Saturday September 22, 2018

USA observing CPR and AED Awareness Week from June 1-7, to save lives from Cardiac Arrest

The month of June is designated to raise awareness for the practical purposes and training of CPR & AED

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CPR training: CPR is being administered while a second rescuer prepares for defibrillation. Image source: Wikipedia
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Back in 2007, the American Heart Association, The American Red Cross, and the National Safety Council joined forces and worked fervently to assign one week of the year for CPR & AED Awareness. By December 13 2007, Congress declared that the first week of June will be recognized as CPR & AED Awareness week.

Unfortunately for the people who worked so hard to designate one week of the year to raise awareness on these two rescue tactics, the first week of June coincides with a nationally recognized holiday; Memorial Day. They have taken it upon themselves to recognize the month of June as CPR & AED Awareness Month, as opposed to just using the first week to recognize such an important topic.

CPR and AED Awareness posters. Image source: cpr.heart.org
CPR and AED Awareness posters. Image source: cpr.heart.org

The purpose of raising awareness of this first aid training tactic is simple; to save lives. According to the American Red Cross, cardiac arrest is the one of the main causes of death in adults. These sudden cardiac arrests typically happen in homes. The mission of raising awareness is also to ensure that at least one person in every household has received CPR & AED training and can properly aid anyone who may need that specific medical attention.

CPR stands for Cardiopulmonary Resuscitation. It is a rescue technique that one individual applies to another who is suffering from cardiac arrest. It is a series of actions that includes compressing on an individual’s chest and breathing air into their lungs. The goal is to ensure that a person’s blood circulation and oxygen in their body stay at functioning levels.

An AED machine in Akihabara Wikimedia Commons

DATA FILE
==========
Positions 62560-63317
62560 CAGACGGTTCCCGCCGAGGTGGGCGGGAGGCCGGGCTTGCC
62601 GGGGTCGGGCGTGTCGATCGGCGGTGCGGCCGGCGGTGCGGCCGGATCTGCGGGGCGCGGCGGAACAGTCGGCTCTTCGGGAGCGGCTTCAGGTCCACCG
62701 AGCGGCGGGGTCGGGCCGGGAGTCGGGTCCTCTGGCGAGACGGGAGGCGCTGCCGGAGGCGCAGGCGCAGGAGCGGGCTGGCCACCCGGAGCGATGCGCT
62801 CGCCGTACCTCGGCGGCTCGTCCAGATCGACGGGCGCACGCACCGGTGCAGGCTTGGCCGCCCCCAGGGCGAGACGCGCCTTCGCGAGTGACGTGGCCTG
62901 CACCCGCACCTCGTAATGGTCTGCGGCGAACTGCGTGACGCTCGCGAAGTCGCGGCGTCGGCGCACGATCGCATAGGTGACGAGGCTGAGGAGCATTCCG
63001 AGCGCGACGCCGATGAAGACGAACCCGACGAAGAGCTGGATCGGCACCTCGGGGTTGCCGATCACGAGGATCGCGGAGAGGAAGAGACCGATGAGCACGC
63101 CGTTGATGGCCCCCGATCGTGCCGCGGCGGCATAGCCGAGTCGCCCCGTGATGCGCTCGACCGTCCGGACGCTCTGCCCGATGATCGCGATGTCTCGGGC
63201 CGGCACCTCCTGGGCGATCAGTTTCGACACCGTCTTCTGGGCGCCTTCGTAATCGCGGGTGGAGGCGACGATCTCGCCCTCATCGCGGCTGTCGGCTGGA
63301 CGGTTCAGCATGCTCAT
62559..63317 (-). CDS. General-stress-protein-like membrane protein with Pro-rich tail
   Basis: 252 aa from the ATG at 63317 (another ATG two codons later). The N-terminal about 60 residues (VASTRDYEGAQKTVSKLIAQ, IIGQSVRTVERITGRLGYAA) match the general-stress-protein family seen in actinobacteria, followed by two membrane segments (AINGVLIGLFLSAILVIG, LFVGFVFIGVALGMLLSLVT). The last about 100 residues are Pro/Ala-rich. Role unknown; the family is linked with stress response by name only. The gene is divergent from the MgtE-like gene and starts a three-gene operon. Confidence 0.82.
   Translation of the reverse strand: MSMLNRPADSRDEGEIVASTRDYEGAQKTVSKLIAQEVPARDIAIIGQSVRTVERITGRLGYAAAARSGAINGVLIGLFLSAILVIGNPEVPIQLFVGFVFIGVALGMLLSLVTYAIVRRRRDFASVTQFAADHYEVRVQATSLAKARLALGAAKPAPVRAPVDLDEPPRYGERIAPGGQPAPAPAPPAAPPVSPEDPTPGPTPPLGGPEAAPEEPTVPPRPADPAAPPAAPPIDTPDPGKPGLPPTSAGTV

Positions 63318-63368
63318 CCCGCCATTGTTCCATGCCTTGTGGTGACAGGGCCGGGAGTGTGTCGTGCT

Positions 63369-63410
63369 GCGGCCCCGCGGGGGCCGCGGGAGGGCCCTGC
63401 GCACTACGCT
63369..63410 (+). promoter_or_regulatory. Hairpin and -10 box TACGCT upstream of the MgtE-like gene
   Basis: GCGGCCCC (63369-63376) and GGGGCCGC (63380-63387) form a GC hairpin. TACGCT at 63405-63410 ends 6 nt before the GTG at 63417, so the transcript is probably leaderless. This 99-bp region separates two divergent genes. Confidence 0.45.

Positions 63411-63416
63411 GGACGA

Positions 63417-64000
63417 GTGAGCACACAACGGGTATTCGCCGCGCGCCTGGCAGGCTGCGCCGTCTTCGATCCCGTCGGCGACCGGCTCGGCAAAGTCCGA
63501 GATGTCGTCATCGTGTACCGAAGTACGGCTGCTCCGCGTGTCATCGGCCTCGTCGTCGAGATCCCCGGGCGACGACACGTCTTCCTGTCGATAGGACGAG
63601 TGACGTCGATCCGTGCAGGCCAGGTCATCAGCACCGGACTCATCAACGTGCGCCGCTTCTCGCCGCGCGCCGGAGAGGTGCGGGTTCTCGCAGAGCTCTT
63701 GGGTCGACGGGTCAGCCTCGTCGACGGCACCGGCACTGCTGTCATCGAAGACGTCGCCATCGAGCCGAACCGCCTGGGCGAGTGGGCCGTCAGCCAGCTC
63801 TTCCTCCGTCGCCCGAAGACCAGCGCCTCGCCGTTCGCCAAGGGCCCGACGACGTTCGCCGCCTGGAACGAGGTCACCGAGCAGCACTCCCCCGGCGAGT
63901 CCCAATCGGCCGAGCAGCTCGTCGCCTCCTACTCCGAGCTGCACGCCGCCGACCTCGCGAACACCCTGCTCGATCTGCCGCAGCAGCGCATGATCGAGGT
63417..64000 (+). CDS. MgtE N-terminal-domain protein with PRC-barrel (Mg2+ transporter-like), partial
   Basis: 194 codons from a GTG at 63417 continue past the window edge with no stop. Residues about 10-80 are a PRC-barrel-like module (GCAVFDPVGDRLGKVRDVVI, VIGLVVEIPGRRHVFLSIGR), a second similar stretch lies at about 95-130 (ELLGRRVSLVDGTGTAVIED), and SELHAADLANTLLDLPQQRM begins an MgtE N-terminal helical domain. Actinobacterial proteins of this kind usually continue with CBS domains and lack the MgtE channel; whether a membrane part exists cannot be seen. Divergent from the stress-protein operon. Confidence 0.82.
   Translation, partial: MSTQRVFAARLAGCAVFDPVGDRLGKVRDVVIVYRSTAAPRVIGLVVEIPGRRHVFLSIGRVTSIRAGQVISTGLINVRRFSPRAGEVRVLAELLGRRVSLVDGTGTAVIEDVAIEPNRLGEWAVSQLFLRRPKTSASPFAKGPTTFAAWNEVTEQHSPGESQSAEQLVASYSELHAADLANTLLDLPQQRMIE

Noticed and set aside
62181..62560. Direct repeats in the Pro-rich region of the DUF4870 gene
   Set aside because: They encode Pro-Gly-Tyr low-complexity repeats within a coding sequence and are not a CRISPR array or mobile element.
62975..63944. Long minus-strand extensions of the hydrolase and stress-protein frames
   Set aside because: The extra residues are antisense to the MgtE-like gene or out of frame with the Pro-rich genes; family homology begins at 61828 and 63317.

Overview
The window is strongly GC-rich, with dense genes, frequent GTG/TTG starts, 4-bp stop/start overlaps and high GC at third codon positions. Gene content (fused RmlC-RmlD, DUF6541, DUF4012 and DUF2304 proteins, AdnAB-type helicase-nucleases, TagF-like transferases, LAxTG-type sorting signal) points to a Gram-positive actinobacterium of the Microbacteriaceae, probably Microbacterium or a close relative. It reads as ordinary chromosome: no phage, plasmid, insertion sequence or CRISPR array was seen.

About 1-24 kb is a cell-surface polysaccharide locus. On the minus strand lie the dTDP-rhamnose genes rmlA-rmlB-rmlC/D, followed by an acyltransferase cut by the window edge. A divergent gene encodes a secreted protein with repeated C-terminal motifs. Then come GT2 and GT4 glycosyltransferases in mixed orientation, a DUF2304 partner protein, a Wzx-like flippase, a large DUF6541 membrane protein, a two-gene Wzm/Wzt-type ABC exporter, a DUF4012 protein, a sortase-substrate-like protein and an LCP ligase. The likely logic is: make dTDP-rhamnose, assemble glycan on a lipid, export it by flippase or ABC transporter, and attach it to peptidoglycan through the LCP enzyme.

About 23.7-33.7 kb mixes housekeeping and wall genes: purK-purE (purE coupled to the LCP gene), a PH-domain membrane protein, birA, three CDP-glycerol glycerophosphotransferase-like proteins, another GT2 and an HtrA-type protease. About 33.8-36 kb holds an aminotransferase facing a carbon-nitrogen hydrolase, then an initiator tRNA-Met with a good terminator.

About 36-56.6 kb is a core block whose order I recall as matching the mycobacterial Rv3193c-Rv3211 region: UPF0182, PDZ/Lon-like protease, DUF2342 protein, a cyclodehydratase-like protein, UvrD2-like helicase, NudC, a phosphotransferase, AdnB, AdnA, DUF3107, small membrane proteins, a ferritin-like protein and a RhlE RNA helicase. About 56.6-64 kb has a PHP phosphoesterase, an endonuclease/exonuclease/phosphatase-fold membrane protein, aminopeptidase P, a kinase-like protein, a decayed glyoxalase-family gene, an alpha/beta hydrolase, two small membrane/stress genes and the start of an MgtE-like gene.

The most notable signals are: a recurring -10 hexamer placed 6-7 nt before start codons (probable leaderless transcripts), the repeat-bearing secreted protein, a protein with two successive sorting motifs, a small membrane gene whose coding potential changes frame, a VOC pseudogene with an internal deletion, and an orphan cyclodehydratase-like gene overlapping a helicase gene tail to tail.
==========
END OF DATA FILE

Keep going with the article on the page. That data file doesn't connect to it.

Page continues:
An AED machine in Akihabara. Image source: Wikimedia Commons

AED stands for Automated External Defibrillator. An AED is a machine that you can find attached to walls in many public locations. The defibrillator is used in very serious situations. When used, it restores an individual’s electrical signals to their heart. In these serious situations, if the AED is not used it could result in death or incapacitation.

The importance of CPR & AED is very blatant for anyone to see. It must be noted that these life saving tactics cannot be properly maneuvered if one has not been trained to do so. The attention CPR & AED Awareness Week/Month receives is beneficial to all. Many CPR/AED classes are available for people to take, and information is obtainable. Local events are typically hosted for the awareness week, and The American Heart Association encourages you to look into classes. The AHA also has free printable documents, which you can use to spread the word about CPR & AED Awareness Week in your very own community.

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Scientists Discover A New Method To Fight Alzheimer’s, Dementia

Worldwide, about seven percent of people over 65 suffer from Alzheimer's or some form of dementia, a percentage that rises to 40 percent above the age of 85.

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Alzheimer's
One hemisphere of a healthy brain (L) is pictured next to one hemisphere of a brain of a person suffering from Alzheimer disease. VOA
Eliminating dead-but-toxic cells occurring naturally in the brains of mice designed to mimic Alzheimer’s slowed neuron damage and memory loss associated with the disease, according to a study published Wednesday that could open a new front in the fight against dementia.The accumulation in the body of “zombie cells” that can no longer divide but still cause harm to other healthy cells, a process called senescence, is common to all mammals.